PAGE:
Licht also wrote that Polisena’s First Amendment rights superseded any hurt feelings his expressions and opinions may cause.
New trial and remittitur
In his ruling, Justice Licht wrote that the court believes its ruling of Polisena’s motion for judgment as a matter of law is dispositive- or entirely disposes the claims without need for further trial court proceedings. The judge did, however, also consider Polisena’s remaining motions for a new trial and remittitur as well.
Licht wrote that the verdict the jury reached “demonstrates a lack of understanding on the part of the jury as to the instructions this court provided prior to deliberations.”
“While there is no question that the Mayor hoped to undermine Councilwoman Fuoco’s standing with her constituents, no evidence whatsoever was offered at trial as to Mayor Polisena’s subjective knowledge of the falsity of his statements,” wrote Licht. “The trial evidence was also wholly inadequate to support finding by clear and convincing evidence that Mayor Polisena acted with reckless disregard for the truth of his statements.”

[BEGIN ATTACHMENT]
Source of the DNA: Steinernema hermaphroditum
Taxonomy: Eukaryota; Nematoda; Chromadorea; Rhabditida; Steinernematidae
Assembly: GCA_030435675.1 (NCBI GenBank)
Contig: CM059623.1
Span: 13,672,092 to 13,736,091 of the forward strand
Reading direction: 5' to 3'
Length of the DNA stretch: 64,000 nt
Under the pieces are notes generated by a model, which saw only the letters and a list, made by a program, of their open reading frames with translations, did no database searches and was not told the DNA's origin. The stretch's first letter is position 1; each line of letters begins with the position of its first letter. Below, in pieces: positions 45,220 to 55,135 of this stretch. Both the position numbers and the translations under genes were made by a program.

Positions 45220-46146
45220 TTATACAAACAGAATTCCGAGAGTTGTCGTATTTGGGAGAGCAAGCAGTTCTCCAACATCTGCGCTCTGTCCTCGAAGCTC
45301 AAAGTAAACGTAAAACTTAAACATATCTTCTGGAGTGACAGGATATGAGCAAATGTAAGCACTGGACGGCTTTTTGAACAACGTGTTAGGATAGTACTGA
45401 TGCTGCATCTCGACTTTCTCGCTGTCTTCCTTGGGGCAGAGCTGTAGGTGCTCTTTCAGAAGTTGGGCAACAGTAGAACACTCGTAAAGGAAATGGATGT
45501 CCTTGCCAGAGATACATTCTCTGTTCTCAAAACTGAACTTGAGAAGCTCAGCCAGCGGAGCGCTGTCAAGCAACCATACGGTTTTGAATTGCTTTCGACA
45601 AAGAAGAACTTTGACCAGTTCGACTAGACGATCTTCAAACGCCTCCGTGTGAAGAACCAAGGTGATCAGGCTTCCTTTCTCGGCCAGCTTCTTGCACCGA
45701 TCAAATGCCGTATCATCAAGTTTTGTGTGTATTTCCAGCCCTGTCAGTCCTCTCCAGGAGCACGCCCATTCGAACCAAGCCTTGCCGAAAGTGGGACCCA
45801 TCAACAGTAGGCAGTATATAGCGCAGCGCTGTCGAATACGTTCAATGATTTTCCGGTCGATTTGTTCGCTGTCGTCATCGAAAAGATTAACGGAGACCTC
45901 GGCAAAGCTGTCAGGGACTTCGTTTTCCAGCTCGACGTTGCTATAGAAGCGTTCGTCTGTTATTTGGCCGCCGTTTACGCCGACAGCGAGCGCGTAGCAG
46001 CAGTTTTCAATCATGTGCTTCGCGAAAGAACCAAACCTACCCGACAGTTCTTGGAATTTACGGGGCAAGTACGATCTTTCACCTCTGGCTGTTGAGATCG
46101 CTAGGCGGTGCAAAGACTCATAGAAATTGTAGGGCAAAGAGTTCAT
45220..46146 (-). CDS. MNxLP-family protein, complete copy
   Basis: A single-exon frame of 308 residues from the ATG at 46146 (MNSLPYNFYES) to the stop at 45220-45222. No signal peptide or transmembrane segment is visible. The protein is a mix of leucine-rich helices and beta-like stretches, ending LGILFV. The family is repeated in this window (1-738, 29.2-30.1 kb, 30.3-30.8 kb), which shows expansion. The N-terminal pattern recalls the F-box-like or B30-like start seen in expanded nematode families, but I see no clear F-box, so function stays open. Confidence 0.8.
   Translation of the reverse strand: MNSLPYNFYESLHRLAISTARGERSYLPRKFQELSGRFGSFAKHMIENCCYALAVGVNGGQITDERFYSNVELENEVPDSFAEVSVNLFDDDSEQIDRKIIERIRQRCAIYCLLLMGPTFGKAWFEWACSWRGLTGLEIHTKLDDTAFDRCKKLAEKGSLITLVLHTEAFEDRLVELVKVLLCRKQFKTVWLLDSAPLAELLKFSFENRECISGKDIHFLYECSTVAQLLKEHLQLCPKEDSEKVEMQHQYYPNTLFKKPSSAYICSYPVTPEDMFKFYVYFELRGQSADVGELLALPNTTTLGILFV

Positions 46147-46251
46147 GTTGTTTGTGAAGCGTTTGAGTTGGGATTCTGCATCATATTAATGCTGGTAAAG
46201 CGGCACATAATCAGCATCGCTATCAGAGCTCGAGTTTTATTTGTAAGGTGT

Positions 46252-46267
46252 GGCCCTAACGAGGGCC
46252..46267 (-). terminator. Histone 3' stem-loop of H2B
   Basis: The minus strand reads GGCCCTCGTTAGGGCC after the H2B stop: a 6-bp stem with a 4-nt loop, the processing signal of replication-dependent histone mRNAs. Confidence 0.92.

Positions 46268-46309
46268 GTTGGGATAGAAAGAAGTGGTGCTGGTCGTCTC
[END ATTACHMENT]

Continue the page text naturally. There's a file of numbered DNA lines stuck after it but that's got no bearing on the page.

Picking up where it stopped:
The judge also stated that evidence demonstrated Polisena’s statements during the October 2013 meeting were accurate in whole or in part, and the accuracy of those statements was not rebutted during trial.
He also wrote that the method of the calculation of the settlement reached by the jury was “far too speculative to be sustained,” and that the awarded amount demonstrates that “the jury proceeded from a clearly erroneous basis in assessing the fair amount of compensation.”
If the case had not been resolved with the court’s ruling disposing of the claims, the court would have also granted a new trial and/or a reduction in damages trough a new trial.